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No Australian Has Won an Australian Open Singles Title Since the ’70s. Can Barty?



MELBOURNE, Australia — In downtown Melbourne, Ashleigh Barty is nearly impossible to avoid. Her image adorns posters not just for tennis apparel but also for things like sunblock, watches and even Vegemite, the savory spread that is an Australian classic.

The displays embody a hope — unfulfilled for more than 40 years — for someone from the host country to win an Australian Open singles title.

Now, Barty is two wins away as the top seed in the women’s tournament, with Simona Halep as the highest-seeded potential opponent in a draw that has lost many top players. Halep, the No. 4 seed who could meet Barty in a final, is scheduled to play in a quarterfinal on Wednesday.

Given the history of others falling short in the face of high expectations at home, it makes sense that Barty has tried to stay within the tennis bubble to avoid seeing the hype (beyond members of her team sending her photos of posters when they see them in the city).

“I’ve been on-site quite a bit, not really going for leisurely strolls around Melbourne,” said Barty, the reigning French Open champion, who is nicknamed Ash. “When I have an hour or two, it’s more just going back to the apartment and spending time with family. That’s about it.”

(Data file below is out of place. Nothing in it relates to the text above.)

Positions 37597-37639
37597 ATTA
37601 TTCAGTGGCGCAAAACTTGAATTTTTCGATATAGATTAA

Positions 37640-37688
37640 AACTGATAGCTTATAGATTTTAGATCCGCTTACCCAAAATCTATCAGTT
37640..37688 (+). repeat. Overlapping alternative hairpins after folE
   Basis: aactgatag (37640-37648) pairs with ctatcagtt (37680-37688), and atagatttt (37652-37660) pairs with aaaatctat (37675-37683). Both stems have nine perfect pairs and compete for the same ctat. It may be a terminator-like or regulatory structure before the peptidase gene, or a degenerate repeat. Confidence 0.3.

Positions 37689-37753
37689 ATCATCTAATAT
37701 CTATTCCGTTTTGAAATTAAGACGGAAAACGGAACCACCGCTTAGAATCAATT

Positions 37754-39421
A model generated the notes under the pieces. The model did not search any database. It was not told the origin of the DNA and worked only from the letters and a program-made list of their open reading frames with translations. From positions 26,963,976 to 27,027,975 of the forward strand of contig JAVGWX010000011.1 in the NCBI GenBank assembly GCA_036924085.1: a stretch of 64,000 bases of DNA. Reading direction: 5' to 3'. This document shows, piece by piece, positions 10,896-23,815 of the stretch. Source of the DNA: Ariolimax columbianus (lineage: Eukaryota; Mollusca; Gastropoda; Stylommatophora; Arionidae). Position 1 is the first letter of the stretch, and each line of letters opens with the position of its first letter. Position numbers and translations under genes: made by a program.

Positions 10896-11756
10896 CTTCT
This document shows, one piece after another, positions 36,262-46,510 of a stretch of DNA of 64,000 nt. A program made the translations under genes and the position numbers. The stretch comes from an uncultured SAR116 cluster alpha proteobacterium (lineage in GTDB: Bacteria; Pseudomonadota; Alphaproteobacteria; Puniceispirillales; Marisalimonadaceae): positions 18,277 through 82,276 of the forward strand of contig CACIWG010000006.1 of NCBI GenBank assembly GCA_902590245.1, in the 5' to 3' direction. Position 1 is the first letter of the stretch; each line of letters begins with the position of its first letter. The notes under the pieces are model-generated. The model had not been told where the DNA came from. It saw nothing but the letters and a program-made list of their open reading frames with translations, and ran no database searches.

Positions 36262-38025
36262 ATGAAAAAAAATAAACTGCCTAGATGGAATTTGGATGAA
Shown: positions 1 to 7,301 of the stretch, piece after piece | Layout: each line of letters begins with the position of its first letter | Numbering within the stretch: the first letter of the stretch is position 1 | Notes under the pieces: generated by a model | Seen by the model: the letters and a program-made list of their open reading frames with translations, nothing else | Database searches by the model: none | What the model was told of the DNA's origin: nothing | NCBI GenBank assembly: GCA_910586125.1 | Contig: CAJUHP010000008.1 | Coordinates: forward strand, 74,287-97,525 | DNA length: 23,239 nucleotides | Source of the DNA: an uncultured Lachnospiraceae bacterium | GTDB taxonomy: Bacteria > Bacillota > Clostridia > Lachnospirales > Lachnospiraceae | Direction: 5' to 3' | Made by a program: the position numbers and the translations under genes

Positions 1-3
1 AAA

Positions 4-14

Barty is the first Australian woman to reach the Australian Open semifinals since Wendy Turnbull in 1984. She is scheduled to face Sofia Kenin, an American seeded 14th, on Thursday for a spot in the final.

No Australian woman has reached the final since Turnbull in 1980; no Australian woman has won the title here since Chris O’Neil in 1978, a time when most top international players did not compete in the event. The last men’s singles champion in the tournament from the host country was Mark Edmonson in 1976. In the 33 years that this tournament has been held at Melbourne Park, Barty, 23, is the first woman to even reach the singles quarterfinals twice.

Barty has been a far steadier hand at the helm of Australian tennis hopes than Samantha Stosur, who beat Serena Williams to win the 2011 United States Open but failed after that to get past the third round in Australia’s Grand Slam tournament.

Even retired male stars like Lleyton Hewitt and Pat Rafter, who both won two Grand Slam titles outside Australia, were not able to do the same at home, to the annual disappointment of local fans.